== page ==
1Haraway, D. (2016) Staying with the Trouble: Making Kin in the Chthulucene, Durham: Duke University Press, p. 1.
2Braidotti, R. (1991) Patterns of Dissonance: A Study of Women and Contemporary Philosophy, Cambridge: Polity Press, p. 165.
3Rich, A. (1986) Of Woman Born: Motherhood as Experience and Institution, New York & London: W. W. Norton, p. 81.

Learning about Processwork: A Radical Paradigm for working with Disturbance

What would it look like to be part of a society capable of studying itself and drawing from its issues increased awareness, wisdom, creativity and the seeds for positive social change? Searching for practical tools and ways of thinking to support me in exploring this question led me to the study of Process-oriented psychology, or Processwork, a radical method informed by a creative and embodied approach towards thinking about and working with problems and disturbances. My interest in Processwork emerged from a number of frustrating experiences I encountered in groups, organisations and institutions working towards social change, which guided me to ask, how to acknowledge our part in repeating the societal dynamics we criticise and how do we work with and learn from this?

Processwork is a multifaceted paradigm, simultaneously simple and complex, which can take both a day or a lifetime to grasp and put into practice. It is an evolving paradigm, borrowing from many different approaches and practices. Founded on a philosophy of process, and an understanding of continuous change as a fundamental property of the world, its practitioners are encouraged to develop and combine the approach with other methods and fields, should their process move them to do so. The approach itself has developed over time and is informed by Jungian psychology, physics, Taoism, Systems Theory and Shamanic practices.

Three main aspects originally drew me to the study of Processwork, relating to my interest in the idea that the personal and societal realms are inextricably interrelated and expressions of one another:

– Working with the disturbance

In Processwork, whatever we encounter or experience is understood as information that is part of a greater field and system of which we are a part and which simultaneously is part of us. What we encounter as disturbing indicates something about those qualities or ways of being with which we identify and those which we reject. If we are part of the field and the field is a part of us, we can assume that the disturbing quality is related to an aspect of ourselves that we are less familiar with, have negative preconceptions about, and/or which we disavow. Understanding all interactions within a system as parts of a process in which the system is ‘trying to know itself’, a process work-informed approach to a disturbance, such as a conflict within a group for example, will involve supporting increased awareness of the different roles, experiences and verbal and nonverbal signals attempting to find expression within that particular conflict dynamic.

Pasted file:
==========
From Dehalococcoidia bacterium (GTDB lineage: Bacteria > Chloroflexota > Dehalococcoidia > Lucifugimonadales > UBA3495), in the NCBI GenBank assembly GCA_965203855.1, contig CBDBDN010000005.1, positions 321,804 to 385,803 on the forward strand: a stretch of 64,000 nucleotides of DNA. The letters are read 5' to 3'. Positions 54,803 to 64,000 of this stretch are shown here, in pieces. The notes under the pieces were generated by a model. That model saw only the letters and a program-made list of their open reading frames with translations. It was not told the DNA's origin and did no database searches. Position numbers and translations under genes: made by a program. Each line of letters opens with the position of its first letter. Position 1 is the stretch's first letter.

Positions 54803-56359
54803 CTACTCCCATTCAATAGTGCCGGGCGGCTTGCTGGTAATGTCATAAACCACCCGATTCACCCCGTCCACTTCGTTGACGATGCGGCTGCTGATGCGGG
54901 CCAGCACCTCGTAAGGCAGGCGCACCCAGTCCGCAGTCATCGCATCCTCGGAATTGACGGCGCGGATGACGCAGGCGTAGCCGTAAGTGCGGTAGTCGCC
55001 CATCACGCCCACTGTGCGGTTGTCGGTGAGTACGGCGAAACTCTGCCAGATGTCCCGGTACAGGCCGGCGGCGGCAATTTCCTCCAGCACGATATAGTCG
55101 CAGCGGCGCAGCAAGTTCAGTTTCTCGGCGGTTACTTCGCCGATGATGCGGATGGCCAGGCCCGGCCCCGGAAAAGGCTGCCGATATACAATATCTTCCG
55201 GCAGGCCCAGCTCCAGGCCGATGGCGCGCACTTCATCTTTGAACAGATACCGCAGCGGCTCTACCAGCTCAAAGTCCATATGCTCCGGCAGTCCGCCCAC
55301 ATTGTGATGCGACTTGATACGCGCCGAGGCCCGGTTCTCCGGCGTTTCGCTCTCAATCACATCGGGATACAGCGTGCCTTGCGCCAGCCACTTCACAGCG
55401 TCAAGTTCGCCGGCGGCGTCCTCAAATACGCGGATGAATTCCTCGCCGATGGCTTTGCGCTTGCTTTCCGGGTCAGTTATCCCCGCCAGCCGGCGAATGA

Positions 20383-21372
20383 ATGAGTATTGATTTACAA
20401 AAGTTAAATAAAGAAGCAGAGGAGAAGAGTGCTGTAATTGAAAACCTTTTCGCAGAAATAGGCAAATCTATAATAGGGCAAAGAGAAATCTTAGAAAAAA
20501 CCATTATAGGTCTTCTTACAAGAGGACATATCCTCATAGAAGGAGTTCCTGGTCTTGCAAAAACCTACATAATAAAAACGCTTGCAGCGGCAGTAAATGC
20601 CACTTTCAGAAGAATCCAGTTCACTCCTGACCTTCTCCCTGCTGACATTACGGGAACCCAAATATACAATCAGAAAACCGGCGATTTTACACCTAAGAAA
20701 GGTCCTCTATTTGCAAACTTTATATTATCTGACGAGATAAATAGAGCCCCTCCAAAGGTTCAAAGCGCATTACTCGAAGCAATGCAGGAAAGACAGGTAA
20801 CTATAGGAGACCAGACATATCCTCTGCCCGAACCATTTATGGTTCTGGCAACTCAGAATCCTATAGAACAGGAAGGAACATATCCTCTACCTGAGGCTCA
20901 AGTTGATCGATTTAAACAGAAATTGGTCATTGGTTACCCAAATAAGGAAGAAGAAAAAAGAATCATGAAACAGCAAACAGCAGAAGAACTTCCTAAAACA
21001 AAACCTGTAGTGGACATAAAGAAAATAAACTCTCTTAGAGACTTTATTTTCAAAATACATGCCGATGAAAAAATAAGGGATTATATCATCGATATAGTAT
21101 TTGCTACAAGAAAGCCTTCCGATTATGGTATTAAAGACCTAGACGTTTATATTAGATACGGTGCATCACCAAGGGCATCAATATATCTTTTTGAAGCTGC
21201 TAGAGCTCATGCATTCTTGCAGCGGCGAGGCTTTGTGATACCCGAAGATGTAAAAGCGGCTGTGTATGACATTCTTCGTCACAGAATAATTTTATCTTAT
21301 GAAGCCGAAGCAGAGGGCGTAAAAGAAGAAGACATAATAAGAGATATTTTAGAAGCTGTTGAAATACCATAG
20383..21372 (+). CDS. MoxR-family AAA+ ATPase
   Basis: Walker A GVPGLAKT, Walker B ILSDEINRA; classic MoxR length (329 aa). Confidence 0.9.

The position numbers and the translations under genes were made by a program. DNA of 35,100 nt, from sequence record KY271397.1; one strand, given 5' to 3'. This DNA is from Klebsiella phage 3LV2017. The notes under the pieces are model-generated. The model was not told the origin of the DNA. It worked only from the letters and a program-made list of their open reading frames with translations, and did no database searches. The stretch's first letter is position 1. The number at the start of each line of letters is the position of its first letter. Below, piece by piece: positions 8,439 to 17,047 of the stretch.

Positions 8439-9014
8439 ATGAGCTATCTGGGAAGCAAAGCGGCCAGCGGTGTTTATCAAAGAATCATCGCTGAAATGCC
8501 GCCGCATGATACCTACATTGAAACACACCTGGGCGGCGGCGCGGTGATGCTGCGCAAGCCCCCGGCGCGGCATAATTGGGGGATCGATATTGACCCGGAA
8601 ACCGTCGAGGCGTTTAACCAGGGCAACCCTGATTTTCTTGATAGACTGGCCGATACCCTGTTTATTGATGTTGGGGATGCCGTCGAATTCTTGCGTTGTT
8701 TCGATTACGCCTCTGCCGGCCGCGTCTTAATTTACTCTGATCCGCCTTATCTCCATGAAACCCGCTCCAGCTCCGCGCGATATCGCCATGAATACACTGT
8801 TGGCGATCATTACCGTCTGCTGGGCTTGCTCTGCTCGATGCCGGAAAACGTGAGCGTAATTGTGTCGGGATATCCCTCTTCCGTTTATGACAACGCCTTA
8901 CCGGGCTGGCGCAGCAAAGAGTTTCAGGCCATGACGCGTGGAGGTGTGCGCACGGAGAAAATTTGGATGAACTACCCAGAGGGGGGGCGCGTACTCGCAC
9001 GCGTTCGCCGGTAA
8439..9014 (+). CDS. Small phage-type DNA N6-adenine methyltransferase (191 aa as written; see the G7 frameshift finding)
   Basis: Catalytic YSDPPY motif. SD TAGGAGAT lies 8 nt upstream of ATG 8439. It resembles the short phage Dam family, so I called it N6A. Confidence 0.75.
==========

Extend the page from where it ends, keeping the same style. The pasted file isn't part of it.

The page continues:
Rather than trying to suppress or fix the disturbing quality, an attitude of curiosity informs the process of unfolding different aspects of the disturbance: What are the specific experiential qualities of the disturbance? What are the beliefs and preconceptions held by a group or individual in relation to the disturbance? What are the roles and positions inherent to the disturbance and how and why might they be reacting towards one another? How are societal and historical narratives, also part of the system, influencing the experience of those involved?

Fundamental to a Processwork attitude towards disturbance is that it is understood as inherently creative and indicative of its own solution. A disturbance, such as in the case of conflict, contains vital information that is relevant to a system’s process of change. What interests me in particular about this way of thinking is that it implies that important information is contained in what we usually understand as a problem, opening up a radically different way of relating to and working with disturbing things that we might conventionally wish to eradicate. This does not imply seeking out conflict, or having to compromise or settle for unacceptable behaviours. It suggests that when disturbances arise, refraining from assuming we know all there is to know and keeping an open and exploratory mind can support a deeper awareness and appreciation of the intricacies of the disturbance, leading to different ways of interacting with it.

– Working with the felt sense

Subjective experience is considered an important source of information in Processwork. As the individual is understood as part of a wider field, which is also part of the individual, whatever is personally felt is understood as expressive of the wider system. Emotional responses, feeling activated, dreaming, distraction, boredom, physical sensations, unintended movements and shifts in atmosphere are useful signals for understanding the emergent dynamics of a process. A Processwork facilitator does not think of themself as a neutral observer but a participant-facilitator who inevitably activates and is activated by the unfolding process. Whatever the facilitator feels is understood as not only theirs but recognised as having relevance to the group or individual they are working with.